Use of subject-specific axes of rotation may improve predictions generated by kinematic models, especially for joints with complex anatomy, such as the tibiotalar and subtalar joints of the ankle. The objective of this study was twofold. First, we compared the axes of rotation between generic and subject-specific ankle models for ten control subjects. Second, we quantified the accuracy of generic and subject-specific models for predicting tibiotalar and subtalar joint motion during level walking using inverse kinematics. Here, tibiotalar and subtalar joint kinematics measured in vivo by dual-fluoroscopy served as the reference standard. The generic model was based on a cadaver study, while the subject-specific models were derived from each subject’s talus reconstructed from computed tomography images. The subject-specific and generic axes of rotation were significantly different. The average angle between the modeled axes was 12.9° ± 4.3° and 24.4° ± 5.9° at the tibiotalar and subtalar joints, respectively. However, predictions from both models did not agree well with dynamic dual-fluoroscopy data, where errors ranged from 1.0° to 8.9° and 0.6° to 7.6° for the generic and subject-specific models, respectively. Our results suggest that methods that rely on talar morphology to define subject-specific axes may be inadequate for accurately predicting tibiotalar and subtalar joint kinematics.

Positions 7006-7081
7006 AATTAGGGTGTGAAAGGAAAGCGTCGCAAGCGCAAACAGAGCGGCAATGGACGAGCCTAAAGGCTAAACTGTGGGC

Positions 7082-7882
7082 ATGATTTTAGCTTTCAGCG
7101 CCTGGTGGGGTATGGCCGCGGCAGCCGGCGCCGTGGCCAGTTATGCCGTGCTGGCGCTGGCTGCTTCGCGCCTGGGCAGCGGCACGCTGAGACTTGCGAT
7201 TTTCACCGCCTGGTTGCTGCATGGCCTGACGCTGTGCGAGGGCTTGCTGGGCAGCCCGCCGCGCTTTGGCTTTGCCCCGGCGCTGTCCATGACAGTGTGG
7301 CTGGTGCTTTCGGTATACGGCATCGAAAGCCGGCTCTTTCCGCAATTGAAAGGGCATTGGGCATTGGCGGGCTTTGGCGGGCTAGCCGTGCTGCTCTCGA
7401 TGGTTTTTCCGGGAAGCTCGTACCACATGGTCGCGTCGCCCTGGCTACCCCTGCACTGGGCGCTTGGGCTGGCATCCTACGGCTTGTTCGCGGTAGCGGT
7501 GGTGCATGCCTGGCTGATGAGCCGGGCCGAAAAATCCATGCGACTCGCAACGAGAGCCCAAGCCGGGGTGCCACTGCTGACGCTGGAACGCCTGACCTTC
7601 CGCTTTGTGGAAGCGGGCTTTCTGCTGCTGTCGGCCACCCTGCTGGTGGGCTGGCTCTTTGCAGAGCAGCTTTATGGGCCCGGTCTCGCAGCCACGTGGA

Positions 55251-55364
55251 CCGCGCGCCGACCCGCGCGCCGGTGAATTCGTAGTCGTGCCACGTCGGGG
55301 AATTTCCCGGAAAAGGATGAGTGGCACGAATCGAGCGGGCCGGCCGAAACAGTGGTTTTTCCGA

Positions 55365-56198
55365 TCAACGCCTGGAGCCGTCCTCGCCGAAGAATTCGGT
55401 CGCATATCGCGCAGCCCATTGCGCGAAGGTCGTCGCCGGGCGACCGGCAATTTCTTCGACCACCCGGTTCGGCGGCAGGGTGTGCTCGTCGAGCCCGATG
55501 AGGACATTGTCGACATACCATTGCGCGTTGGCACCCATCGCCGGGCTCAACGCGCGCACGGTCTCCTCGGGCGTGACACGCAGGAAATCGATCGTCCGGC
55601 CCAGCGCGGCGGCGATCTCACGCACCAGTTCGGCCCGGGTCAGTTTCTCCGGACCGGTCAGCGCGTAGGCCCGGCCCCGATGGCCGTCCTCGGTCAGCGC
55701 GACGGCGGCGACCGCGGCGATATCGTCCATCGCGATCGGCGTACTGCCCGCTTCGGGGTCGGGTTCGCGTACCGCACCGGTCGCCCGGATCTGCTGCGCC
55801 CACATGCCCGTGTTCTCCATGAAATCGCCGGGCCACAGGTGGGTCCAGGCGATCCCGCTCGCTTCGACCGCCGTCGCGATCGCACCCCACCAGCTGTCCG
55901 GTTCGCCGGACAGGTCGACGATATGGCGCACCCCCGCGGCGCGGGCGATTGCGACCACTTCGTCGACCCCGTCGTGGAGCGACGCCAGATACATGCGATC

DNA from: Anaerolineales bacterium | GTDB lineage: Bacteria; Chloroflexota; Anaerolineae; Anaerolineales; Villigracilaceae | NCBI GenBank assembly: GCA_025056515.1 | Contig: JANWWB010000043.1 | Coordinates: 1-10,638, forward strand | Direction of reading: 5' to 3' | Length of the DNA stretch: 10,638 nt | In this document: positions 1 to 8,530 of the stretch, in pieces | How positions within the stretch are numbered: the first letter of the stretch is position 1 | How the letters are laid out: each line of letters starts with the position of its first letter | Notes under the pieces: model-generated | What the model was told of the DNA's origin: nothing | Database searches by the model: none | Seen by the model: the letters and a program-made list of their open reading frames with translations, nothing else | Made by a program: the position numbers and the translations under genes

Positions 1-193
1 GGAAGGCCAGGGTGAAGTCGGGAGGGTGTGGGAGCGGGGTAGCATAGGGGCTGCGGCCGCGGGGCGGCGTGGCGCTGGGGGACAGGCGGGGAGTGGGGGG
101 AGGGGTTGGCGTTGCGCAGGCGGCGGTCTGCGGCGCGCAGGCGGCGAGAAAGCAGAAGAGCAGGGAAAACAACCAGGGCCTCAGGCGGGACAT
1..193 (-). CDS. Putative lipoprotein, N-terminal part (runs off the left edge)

Annals of Biomedical Engineering – Springer Journals
Published: Jun 21, 2017
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